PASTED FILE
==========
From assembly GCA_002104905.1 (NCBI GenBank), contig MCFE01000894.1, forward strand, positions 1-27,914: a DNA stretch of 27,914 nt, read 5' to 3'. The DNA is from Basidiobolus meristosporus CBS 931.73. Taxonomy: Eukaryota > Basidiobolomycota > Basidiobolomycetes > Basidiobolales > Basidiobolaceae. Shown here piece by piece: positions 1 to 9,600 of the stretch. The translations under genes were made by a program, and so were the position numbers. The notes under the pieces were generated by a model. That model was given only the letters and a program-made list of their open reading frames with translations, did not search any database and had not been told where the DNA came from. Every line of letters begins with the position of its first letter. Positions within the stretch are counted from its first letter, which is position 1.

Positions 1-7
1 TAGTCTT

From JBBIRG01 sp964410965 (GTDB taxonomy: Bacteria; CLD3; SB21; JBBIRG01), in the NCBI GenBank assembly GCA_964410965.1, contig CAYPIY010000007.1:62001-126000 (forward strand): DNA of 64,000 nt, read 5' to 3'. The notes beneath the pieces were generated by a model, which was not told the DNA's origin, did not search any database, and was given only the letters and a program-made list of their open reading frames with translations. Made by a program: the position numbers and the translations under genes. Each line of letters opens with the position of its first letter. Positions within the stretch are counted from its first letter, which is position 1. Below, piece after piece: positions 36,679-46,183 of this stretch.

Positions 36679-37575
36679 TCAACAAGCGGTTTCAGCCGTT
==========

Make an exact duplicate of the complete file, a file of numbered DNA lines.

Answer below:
From assembly GCA_002104905.1 (NCBI GenBank), contig MCFE01000894.1, forward strand, positions 1-27,914: a DNA stretch of 27,914 nt, read 5' to 3'. The DNA is from Basidiobolus meristosporus CBS 931.73. Taxonomy: Eukaryota > Basidiobolomycota > Basidiobolomycetes > Basidiobolales > Basidiobolaceae. Shown here piece by piece: positions 1 to 9,600 of the stretch. The translations under genes were made by a program, and so were the position numbers. The notes under the pieces were generated by a model. That model was given only the letters and a program-made list of their open reading frames with translations, did not search any database and had not been told where the DNA came from. Every line of letters begins with the position of its first letter. Positions within the stretch are counted from its first letter, which is position 1.

Positions 1-7
1 TAGTCTT

From JBBIRG01 sp964410965 (GTDB taxonomy: Bacteria; CLD3; SB21; JBBIRG01), in the NCBI GenBank assembly GCA_964410965.1, contig CAYPIY010000007.1:62001-126000 (forward strand): DNA of 64,000 nt, read 5' to 3'. The notes beneath the pieces were generated by a model, which was not told the DNA's origin, did not search any database, and was given only the letters and a program-made list of their open reading frames with translations. Made by a program: the position numbers and the translations under genes. Each line of letters opens with the position of its first letter. Positions within the stretch are counted from its first letter, which is position 1. Below, piece after piece: positions 36,679-46,183 of this stretch.

Positions 36679-37575
36679 TCAACAAGCGGTTTCAGCCGTT